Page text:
Monday, April 12, 2010

punk links

---Tarantino versus the Coen brothers

---our overstimulated world: Kapitaal

---Malcolm McClaren: This much I know:

"I always said punk was an attitude. It was never about having a Mohican haircut or wearing a ripped T-shirt. It was all about destruction, and the creative potential within that. It turns out that the bankers may have been the biggest punks of all; they were making punk investments. Julie Burchill apparently once said, of her generation, that they were all McLaren's and Thatcher's children. That conjoining may have been more prescient than she realised. But I think this is a transformative moment. We're at the end of the culture of desires; we may be going back to a culture of necessity."

---punk Wes Anderson

---Roger Ebert writes for Malcolm McClaren:

"Day after day, I pounded at the typewriter as Meyer and McLaren went out on business meetings at 20th Century-Fox and then returned, Meyer expecting many more pages, McLaren unconcerned, as if screenplay wrote themselves. In the evenings, Russ and I dined in restaurants serving large forms of meat, while we outlined the next day's material on yellow legal pads. This had also been our method on BVD. We rarely knew more than a day ahead what would happen next.

Finally I arrived at the end:

AN OVERHEAD SHOT

shows his prone body on the floor in the spotlight. The first and only person to move is Johnny Rotten. He walks slowly forward to the dead body. Looks down at it. Turns it over with the toe of his boot, so that the dead face gazes sightlessly skyward. Speaks so softly not everyone can hear.

JOHNNY ROTTEN
(down at the body)
Will success spoil Johnny Rotten?
(pause)
No. He will waste, spoil, smash, blow up and destroy success!

Another pause. The room is hushed. Johnny Rotten looks slowly up and directly into the camera.

JOHNNY ROTTEN
Did yer ever have the feeling yer being watched?

FADE TO BLACK

---punk on the big screen

---from Jonathan Franzen's 1992 novel Strong Motion:

"On the stairs Renee said, `The time to be a punk was fifteen years ago. It's just utterly embarrassing to try to be one now.'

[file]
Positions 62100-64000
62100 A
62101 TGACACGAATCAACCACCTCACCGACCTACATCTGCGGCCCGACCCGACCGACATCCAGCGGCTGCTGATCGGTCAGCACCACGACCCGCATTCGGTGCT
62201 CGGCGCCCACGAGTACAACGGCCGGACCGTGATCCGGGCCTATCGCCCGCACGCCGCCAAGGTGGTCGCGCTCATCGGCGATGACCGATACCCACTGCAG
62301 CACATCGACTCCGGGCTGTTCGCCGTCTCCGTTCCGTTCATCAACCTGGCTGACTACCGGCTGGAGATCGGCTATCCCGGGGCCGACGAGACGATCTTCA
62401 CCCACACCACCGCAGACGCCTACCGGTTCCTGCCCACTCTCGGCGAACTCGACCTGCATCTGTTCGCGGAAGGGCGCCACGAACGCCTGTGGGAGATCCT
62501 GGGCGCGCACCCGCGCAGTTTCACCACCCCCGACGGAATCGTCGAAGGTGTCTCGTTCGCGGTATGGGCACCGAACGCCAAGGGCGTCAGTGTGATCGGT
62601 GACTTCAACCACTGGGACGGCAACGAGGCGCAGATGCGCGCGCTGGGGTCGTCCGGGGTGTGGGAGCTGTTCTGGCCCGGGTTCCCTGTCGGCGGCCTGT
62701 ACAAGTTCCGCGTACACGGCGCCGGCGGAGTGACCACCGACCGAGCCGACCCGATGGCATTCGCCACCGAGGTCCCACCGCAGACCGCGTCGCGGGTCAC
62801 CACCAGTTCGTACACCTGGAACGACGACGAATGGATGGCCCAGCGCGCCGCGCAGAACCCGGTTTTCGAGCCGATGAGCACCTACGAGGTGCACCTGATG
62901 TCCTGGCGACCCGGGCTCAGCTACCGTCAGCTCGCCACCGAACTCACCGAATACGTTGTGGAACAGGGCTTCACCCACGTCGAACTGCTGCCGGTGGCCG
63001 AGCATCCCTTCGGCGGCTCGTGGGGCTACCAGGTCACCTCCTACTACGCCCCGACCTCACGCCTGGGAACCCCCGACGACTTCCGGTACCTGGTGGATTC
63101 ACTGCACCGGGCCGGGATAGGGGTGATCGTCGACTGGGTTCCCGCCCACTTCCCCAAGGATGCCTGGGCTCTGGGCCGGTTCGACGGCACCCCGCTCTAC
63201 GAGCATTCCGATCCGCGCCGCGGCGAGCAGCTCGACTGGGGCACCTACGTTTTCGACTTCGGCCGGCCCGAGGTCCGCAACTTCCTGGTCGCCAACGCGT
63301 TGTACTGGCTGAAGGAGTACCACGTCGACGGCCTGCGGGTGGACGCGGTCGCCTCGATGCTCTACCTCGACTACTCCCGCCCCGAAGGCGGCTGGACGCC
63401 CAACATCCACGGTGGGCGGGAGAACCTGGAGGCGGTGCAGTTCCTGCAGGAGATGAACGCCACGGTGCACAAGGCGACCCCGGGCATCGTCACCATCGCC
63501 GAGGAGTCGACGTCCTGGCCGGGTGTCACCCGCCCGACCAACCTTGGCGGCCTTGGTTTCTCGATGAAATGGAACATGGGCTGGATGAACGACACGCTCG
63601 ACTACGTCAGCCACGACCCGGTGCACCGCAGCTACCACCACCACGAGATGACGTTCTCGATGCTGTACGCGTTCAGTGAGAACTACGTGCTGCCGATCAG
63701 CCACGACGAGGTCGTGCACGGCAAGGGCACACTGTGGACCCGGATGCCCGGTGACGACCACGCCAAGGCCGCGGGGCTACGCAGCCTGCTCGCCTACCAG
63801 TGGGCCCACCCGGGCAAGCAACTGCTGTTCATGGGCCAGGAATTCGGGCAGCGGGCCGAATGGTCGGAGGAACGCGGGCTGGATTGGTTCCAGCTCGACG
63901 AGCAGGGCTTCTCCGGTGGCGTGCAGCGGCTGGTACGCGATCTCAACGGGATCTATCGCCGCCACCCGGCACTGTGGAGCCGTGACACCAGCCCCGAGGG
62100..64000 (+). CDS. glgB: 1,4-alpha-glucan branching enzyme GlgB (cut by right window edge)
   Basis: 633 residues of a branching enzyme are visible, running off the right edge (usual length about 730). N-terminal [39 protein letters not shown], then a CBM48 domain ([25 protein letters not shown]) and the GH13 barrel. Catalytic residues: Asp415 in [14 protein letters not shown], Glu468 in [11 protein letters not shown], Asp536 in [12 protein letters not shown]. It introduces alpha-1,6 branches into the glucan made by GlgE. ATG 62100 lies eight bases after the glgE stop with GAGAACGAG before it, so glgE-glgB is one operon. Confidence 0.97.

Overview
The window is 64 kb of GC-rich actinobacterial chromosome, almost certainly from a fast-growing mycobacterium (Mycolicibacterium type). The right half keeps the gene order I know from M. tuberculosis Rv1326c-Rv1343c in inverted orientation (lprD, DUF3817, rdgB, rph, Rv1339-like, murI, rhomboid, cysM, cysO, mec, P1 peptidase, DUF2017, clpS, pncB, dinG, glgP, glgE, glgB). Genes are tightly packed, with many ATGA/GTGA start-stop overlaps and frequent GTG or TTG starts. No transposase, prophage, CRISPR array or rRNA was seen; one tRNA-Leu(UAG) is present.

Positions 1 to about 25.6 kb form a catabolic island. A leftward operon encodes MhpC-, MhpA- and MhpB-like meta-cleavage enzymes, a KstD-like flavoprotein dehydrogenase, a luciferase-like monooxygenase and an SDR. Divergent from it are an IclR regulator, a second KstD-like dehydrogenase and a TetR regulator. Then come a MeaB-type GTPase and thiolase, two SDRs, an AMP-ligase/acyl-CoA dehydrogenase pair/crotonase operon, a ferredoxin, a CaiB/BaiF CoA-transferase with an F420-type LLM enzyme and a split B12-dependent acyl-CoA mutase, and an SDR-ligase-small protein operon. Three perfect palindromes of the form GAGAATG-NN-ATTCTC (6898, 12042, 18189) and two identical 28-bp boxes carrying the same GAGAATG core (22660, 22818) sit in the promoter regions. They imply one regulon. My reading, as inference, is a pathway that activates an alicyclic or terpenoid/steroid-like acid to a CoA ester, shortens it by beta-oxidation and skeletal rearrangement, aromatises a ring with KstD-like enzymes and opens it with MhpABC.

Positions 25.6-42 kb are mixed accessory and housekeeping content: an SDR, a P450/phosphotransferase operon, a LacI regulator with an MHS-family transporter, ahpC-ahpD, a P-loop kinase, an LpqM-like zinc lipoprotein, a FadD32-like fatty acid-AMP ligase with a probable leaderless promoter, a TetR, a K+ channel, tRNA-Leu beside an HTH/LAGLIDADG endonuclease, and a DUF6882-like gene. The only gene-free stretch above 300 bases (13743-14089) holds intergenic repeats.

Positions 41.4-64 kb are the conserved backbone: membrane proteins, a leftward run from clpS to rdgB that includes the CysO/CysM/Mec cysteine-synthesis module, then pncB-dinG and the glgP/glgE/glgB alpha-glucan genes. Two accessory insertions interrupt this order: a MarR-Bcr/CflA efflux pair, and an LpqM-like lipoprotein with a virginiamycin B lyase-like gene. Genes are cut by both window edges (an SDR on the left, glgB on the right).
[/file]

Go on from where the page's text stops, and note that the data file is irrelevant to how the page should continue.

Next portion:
`Anarchy is a very old idea,' he said,"

---Detroit disassembled

---Greg of Cinema Styles notes some problems with writing online as Harlan Ellison has some concerns about writers not getting paid

---John Lydon's butter ad

---"Wild Things": life in Kyrgyzstan

---Amerindie slumming:

"The history of American indie film happens to be dominated by lowlifes and inarticulates. This is what happens when the godfathers of independent film are John Cassavetes and Melvin van Peebles, both attracted to working-class sparks. Complaining about intelligent guys wasting their talents on "low-lifes" smacks of snobbery, but it also ignores the fact that American indie film is and always has been primarily oriented towards the marginalized, who aren't going to make movies about themselves, and certainly aren't about to be the stars of mainstream films."

---demystifying Jim Morrison

---Lydon's second butter ad

---Craig considers the life of Robert Altman:

"11. Despite what became his glowing reputation with actors, Donald Sutherland and Elliott Gould so hated working with Altman they tried to get him fired. Says Gould: "I think that, in hindsight, Donald and I were two elitist, arrogant actors who really weren't getting Altman's genius."

12. Although there is a great deal of fawning by many from Altman's ensembles in Zuckoff's book (too much of it, in my opinion), the most interesting reflections come from the contrarians. For every ten or twelve actors rhapsodizing how Altman made them feel "safe," there's a Julie Christie who, recalling her reluctant walk-on in Nashville, says that "Robert by no means got his way by being sweet all the time. He could be manipulative." Keith Carradine, Robert Duvall and Shelley Duvall echo each other's sentiments that the first time you ever turned down a part for one of Altman's movies (as Carradine did the lead for Buffalo Bill and the Indians, Bob Duvall did Haven Hamilton in Nashville, and Shelly D. did the female lead in A Perfect Couple), there was a good chance you'd never be asked to work with him again."

---the profoundly "bone-headed" Kick-Ass, a review by Dan North

---punk capitalism

---the black list of corporate villains

---lastly, the genesis of the original punk, Curious George

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